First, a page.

1604 Book of Common Prayer James I promised to “neither persecute any that will be quiet and give but an outward obedience to the law [nor to] spare to advance any of them that will by good service worthily deserve it”[20] he did made it clear that unity and uniformity of the church was his aim, proclaiming in July 1604 that all clergy were to fully conform to the Book of Common Prayer by 30November 1604.  
1605 And 1606 Popish Recusants Act (Following the Gunpowder Plot) Oath of Allegiance Forbidding Catholics practicing in the legal or medical professions, the military and from acting as guardians or trustees; Calling for them to swear a new Oath of Allegiance to the monarchy denying the authority of the Pope; Making it high treason to obey the pope over the monarchy, imprisoning those who refused to swear the oath. There was an incentive of £50[21] for those who identified priests and members of their congregations The rules also applied to any protestant who took a Catholic wife! Quarter session records (see below) Oath of Allegiance rolls 1606 – 1828 (see below)  
1610 Act extended the Oath of Allegiance To be taken by all Catholics over the age of 18 with penalties including: Imprisonment Loss of rent and personal property Persecution was also financial: £100 fine for failing to baptise a child within one month of birth by Anglican clergy; On marriage any property of the recusant bride would be forfeited; if she had none £100 fine was payable; Married women recusants could be imprisoned until the conformed or their husband paid to redeem them for £10 per month Quarter Session records (see below) Oath of Allegiance Rolls see below)  
` Taxation Charles I introduced a double rate on taxes for Catholics. Lay Subsidy Rolls (cover period 1275 to 1665) Record taxes imposed on moveable property (not land) from time to time. The name, village and parish of a Catholic can be identified as they had to pay double the rate. Available at: National Archives series E179[22] and E359[23];County record officesLocal Family History societies – e.g. West Surrey Family History Society have an ongoing project to transcribe the Surrey Lay Subsidy Rolls.
1626/7 Commission for Compounding with Recusants A commission set up to investigate concealed sources of revenue recusants may have had and any amounts available which could be recovered from poorer recusants. Convicted recusants were targeted by obtaining information from the quarter session records who had to bargain with the commissioners and usually agree an increased rent to lease their land which had been seized from them and in order to pay fines and arrears of fines.    
1643 Oath of Allegiance Charles I introduced a further Oath of Allegiance requiring all men over the age of 18 years to deny catholic beliefs. Those who refused lost most of their estates, both real and personal. Vow and Covenant 1643 Taken by members of the House of Commons and House of Lords – demonstrates lack of Catholics in official positions Solemn League of Covenant 1644 This was an agreement in which Scotland agreed to support the English Parliamentarians in their disputes with the royalists and was signed throughout England and Scotland – demonstrates support against Catholics Protestation Oath Returns 1641 – 1642 Provides names, village, parish and occupation of all those who took the oath and Catholics[24] who refused to sign. Remaining records cover about one third of the country. Available at: National Archives series SP28[25] or E179Parliamentary ArchivesSociety of Genealogy – for some parts of the countryLondon Metropolitan Archives – City of London and various London districtsCounty record offices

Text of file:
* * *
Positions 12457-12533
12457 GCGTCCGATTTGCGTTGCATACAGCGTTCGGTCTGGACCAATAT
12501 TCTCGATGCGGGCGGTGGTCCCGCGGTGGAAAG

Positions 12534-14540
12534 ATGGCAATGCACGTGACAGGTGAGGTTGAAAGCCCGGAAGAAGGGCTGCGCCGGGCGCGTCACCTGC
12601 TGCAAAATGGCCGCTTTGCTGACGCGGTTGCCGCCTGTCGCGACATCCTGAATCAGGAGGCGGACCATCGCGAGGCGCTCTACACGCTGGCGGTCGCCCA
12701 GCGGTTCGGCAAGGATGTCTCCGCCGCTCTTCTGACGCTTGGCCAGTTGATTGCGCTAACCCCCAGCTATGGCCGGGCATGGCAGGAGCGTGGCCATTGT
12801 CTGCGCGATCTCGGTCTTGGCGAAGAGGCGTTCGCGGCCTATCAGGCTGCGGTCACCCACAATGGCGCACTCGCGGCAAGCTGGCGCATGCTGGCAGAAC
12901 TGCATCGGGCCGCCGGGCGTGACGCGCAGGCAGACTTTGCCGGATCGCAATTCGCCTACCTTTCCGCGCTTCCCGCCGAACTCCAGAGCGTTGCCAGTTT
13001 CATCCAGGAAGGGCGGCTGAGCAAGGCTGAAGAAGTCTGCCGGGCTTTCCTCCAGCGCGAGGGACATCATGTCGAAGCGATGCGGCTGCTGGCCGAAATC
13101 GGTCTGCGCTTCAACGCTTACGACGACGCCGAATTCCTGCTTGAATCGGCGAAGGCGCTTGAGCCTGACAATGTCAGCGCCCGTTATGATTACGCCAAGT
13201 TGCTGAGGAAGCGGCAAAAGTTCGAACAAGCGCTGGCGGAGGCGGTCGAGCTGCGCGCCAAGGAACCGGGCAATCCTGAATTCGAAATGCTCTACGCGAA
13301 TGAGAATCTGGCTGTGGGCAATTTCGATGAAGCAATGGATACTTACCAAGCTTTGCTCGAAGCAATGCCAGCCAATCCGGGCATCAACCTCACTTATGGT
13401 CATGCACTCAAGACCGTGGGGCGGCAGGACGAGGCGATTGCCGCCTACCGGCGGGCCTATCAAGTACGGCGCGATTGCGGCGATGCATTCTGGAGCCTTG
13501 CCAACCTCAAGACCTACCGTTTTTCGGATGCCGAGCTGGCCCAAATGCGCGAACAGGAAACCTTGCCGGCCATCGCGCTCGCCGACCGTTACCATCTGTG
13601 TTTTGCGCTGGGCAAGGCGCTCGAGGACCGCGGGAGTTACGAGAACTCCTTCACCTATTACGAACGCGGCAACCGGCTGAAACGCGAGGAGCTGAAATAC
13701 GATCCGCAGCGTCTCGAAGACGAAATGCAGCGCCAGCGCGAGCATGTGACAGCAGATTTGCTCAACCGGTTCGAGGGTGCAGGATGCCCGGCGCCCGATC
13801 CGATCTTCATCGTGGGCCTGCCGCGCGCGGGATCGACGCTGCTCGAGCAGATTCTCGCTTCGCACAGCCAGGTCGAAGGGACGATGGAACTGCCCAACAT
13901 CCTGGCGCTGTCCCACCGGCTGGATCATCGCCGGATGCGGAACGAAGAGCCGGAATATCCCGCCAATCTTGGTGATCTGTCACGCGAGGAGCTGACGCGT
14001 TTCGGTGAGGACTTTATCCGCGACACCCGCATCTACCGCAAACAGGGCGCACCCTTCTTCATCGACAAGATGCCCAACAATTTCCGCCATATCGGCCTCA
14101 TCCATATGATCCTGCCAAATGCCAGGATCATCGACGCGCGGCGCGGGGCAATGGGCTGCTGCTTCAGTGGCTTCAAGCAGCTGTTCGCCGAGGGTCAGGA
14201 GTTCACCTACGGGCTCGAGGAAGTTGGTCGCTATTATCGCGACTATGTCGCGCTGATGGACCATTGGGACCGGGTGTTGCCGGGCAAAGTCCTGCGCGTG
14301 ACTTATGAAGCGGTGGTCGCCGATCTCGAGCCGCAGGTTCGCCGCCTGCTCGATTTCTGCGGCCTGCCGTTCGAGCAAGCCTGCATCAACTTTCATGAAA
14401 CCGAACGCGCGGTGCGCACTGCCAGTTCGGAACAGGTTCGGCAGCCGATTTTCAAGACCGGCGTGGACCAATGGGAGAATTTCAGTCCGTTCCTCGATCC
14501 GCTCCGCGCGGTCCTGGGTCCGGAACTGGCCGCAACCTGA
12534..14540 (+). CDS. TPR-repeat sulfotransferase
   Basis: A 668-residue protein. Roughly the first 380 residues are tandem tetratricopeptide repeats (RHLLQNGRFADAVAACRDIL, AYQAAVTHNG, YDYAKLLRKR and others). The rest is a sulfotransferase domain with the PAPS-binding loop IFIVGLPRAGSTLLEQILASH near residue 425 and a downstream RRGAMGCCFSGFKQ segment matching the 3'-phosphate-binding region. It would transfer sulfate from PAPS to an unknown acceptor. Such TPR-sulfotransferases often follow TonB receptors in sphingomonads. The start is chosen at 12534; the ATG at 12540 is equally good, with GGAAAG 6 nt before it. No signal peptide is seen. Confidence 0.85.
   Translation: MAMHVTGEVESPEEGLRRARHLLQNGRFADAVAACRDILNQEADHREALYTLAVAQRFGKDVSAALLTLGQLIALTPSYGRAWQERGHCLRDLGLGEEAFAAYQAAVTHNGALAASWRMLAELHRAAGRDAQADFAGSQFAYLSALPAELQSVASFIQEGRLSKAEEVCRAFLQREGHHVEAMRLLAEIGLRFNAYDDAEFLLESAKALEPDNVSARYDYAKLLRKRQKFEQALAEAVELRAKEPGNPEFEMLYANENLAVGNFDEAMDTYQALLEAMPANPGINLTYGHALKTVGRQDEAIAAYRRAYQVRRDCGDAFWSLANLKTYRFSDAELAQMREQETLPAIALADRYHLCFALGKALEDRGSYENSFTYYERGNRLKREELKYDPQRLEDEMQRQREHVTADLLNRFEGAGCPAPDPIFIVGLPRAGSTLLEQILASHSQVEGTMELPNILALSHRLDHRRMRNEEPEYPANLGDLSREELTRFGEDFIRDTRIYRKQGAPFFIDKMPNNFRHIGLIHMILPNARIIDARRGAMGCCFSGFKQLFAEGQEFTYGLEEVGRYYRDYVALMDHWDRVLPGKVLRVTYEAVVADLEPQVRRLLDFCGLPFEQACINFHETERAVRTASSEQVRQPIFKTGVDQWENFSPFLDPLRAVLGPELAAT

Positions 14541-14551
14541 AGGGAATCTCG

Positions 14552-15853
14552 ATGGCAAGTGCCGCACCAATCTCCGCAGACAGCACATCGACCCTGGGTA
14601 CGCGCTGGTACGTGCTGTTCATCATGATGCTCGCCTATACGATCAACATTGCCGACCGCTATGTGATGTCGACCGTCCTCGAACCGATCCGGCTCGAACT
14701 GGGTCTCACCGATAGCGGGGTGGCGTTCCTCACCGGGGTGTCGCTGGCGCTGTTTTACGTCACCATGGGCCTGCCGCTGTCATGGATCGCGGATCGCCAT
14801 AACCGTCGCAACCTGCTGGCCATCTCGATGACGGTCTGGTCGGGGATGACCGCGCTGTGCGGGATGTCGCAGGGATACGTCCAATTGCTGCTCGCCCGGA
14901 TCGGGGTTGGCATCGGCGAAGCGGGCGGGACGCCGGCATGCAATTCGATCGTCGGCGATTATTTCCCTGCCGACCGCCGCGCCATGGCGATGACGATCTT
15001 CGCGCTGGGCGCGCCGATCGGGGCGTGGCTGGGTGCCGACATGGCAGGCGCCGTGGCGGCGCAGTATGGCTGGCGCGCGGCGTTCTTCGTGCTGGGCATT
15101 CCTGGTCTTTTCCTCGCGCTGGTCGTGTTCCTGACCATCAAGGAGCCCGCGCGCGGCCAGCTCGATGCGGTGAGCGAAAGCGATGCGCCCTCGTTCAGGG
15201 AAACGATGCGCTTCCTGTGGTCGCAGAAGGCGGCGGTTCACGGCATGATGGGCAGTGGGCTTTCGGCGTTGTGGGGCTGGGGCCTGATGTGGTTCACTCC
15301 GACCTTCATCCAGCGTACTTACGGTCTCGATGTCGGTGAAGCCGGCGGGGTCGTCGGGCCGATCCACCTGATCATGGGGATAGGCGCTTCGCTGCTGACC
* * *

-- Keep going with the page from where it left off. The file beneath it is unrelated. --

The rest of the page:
1643 Committee for the Sequestration of Delinquents Estates/ Committee for Compounding for the Estates of Royalists and Delinquents A committee set up at the beginning of the civil war much like the earlier Commission for Compounding with Recusants. Their role was to seize and confiscate land from and/or impose fines on royalists, papists and recusants.  
1648       1650            Blasphemy Act[26] Anyone found guilty of blasphemy and/or heresy would suffer the death penalty unless they renounced. Blasphemy Act This act provided for less severe penalties: first offence – six month imprisonment;second offence – Banished from the country not to return without a licence Act repealing penalties for nonattendance at church It was no longer a legal requirement to attend the parish church. Penalties for blasphemy and heresy still continued. Quarter Session records (see below)  
1660 Declaration of Breda Issued by Charles II promising to bring religious freedom at the start of the Restoration. Although it appears this was not to include Catholics!